Speaking of taxes, if you are setting up your own business as an LLC, it will start out as a C Corporation. Since all you are doing is selling your own material, you should set yourself up as an S Corporation. Why would I do this, you make ask? S corporations are corporations that elect to pass corporate income, losses, deductions, and credits through to their shareholders for federal tax purposes. Shareholders of S corporations report the flow-through of income and losses on their personal tax returns and are assessed tax at their individual income tax rates. This allows S corporations to avoid double taxation on the corporate income. That requires getting the Federal Form and filling it out and mailing it in, after your corporation has been formed. Again, go to, don’t go anywhere else to do this. (NOTE: I am not a professional tax person and this is only my opinion. Please seek professional advice before doing anything.)

ISBNs (To buy or not to buy)

All novels require an ISBN in order to be sold. The International Standard Book Number is a commercial book identifier which is intended to be unique. Publishers purchase ISBNs from an affiliate of the International ISBN Agency. Bowker in the United States is the website where you go to purchase your ISBNs. Sellers like Amazon can provide you with an ISBN for free, but it is their ISBN. That means you will need different ISBNs for Apple Books, and different ISBNs for Kobo, etc.. if you choose to use their ISBNs. If you buy your own, you will have the same ISBN no matter what across all platforms. I prefer to buy my own, and I did, in a pack of ten (It’s cheaper). You will have to use a separate ISBN for each product, meaning the eBook has its own ISBN, the paperback has it’s own ISBN and the Audiobook has its own ISBN. You can start to see how you will go through ten ISBNs very quickly, especially if you plan on doing more than one book. Imagine if you were publishing on all the different publishing platforms and each item had an ISBN for each product on each platform. It could get really unwieldy very fast.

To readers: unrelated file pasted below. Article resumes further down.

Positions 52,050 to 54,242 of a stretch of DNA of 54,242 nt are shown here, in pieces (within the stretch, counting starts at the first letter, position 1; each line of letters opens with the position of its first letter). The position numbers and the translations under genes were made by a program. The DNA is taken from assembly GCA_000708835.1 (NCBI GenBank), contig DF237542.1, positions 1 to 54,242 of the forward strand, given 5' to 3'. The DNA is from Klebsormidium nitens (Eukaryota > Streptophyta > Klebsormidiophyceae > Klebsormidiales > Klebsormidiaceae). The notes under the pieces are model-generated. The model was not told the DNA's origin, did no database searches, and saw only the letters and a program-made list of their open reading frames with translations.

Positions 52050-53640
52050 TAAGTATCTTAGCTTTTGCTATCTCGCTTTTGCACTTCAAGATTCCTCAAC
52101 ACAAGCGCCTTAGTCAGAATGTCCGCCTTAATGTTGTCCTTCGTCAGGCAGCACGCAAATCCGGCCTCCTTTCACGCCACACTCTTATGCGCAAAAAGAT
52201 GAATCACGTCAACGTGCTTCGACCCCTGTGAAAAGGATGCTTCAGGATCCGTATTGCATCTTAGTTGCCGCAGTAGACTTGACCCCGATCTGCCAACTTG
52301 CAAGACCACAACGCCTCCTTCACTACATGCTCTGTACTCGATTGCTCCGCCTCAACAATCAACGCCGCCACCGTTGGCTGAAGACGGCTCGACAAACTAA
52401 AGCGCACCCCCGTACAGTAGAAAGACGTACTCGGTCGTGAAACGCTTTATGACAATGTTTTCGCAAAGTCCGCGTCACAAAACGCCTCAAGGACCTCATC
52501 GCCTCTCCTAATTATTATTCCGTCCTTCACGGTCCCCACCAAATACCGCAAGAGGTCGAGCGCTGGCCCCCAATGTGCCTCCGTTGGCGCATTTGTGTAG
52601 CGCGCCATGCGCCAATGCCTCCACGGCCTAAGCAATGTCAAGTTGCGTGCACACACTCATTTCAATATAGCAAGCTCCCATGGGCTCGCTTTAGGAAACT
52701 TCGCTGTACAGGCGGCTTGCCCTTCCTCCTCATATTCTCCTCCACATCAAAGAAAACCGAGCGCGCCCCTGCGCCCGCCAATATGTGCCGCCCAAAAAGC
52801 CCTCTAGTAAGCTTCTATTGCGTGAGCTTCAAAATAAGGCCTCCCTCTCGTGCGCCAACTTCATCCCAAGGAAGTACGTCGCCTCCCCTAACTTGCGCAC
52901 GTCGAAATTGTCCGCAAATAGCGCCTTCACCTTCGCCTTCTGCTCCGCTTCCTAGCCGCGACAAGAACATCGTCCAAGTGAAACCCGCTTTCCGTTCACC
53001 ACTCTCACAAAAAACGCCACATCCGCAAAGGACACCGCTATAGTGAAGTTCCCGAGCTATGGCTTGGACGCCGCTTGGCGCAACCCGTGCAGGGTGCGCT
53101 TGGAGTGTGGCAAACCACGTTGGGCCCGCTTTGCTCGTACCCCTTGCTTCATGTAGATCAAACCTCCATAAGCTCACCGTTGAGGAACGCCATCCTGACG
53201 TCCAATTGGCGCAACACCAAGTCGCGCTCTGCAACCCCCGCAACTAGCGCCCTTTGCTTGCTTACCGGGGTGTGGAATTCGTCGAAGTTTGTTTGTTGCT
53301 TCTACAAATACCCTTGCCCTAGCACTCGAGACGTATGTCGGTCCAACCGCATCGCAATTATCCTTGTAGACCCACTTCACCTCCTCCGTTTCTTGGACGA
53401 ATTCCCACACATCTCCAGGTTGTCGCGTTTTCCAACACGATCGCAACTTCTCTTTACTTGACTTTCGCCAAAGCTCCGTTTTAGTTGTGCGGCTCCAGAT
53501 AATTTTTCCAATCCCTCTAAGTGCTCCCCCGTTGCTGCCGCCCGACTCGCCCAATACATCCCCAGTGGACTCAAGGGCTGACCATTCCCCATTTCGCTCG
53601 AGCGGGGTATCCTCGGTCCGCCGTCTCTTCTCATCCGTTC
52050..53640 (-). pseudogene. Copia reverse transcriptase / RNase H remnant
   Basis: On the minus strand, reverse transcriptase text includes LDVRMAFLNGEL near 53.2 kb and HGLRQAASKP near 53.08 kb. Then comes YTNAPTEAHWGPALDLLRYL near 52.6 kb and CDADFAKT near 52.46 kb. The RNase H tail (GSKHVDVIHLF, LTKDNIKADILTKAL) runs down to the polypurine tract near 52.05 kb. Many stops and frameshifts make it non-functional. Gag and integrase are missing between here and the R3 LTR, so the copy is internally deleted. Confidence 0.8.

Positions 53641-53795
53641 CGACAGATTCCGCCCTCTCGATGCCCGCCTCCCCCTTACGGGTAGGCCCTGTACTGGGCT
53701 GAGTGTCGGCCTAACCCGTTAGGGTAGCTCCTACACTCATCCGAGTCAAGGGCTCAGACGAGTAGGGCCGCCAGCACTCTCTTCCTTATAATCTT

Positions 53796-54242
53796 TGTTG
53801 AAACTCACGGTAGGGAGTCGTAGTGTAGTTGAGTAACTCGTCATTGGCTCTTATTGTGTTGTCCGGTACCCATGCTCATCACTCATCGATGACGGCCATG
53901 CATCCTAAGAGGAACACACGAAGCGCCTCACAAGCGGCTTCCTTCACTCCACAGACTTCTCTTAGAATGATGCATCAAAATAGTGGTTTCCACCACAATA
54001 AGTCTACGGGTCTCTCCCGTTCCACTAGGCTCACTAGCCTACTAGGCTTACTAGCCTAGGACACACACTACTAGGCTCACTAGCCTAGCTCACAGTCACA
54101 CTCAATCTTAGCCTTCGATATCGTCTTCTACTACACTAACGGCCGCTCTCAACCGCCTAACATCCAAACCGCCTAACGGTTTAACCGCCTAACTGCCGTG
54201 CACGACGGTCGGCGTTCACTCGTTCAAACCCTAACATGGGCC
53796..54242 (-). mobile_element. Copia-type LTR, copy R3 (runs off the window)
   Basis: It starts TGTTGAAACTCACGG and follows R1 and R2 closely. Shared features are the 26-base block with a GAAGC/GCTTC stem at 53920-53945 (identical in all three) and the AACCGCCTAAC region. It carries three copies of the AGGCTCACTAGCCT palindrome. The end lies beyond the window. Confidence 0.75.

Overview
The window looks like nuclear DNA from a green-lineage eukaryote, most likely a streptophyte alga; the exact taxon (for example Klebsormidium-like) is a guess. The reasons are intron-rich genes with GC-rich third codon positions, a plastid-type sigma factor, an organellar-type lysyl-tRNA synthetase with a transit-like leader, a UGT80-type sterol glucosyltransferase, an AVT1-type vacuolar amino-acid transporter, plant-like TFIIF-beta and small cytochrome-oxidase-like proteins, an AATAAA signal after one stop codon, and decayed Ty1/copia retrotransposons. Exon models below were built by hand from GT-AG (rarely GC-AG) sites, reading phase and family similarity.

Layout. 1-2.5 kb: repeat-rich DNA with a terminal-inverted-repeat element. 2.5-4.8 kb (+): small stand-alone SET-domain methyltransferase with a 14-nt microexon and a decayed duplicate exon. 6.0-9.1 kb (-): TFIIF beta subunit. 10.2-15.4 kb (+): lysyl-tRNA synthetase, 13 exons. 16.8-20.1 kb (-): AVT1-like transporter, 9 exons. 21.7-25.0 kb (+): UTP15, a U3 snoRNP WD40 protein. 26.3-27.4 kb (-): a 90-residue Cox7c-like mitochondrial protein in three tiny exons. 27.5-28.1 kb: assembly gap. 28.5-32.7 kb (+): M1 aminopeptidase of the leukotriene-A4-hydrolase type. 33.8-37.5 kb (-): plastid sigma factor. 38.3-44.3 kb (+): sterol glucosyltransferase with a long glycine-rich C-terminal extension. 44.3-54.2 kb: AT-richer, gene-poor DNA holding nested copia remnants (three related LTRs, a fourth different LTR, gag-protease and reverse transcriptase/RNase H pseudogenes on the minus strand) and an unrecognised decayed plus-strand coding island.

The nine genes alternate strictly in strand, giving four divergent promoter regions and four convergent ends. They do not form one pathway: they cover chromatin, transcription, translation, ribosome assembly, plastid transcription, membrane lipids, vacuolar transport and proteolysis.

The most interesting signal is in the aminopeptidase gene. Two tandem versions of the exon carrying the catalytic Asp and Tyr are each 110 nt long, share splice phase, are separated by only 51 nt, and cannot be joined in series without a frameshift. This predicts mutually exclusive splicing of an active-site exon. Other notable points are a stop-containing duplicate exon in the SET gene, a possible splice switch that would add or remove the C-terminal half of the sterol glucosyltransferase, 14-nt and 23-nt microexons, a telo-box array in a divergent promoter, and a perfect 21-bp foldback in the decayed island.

So now, you’ve got your manuscript, you’ve got your cover art and you’ve got your ISBNs. Now you have to decide where you are going to put your novel to sell it. Amazon is a popular choice, for obvious reasons. They have eighty percent of the market share for online retailers of books. The others, Apple Books, Kobo, Google Books, Barnes and Noble (Nook) all together make up the other twenty percent. You can decide to set yourself up with Kindle Unlimited, but know that if you do you will not be able to publish on the other platforms. You can put yourself on all the platforms if you decided to not put yourself in the Kindle Unlimited program, so you can be everywhere. It is up to you to decide what woks best for you.

When you set up on Kindle Direct Publishing (KDP) you will need your EIN from your publishing company, a business checking account for them to deposit your royalties into, your formatted .mobi manuscript, the pdf manuscript if you are doing Print On Demand (POD), the ebook cover and the POD Cover. If you are using your own ISBNs, you will need those also. Log into KDP and set everything up, load up your manuscripts and covers, wait for Amazon to go live with your novel (it takes a few days), and viola you are a published author. Easy, huh?


I bet you think its over now, don’t you? Oh no, my friend, we have only just begun. We do not publish manuscripts and then sit back on our laurels. It does not work that way. One of the most important aspects of self-publishing is that you have to treat it like a business. So, once the book is published, you have to promote it. Next up, Marketing.

Categories: Publishing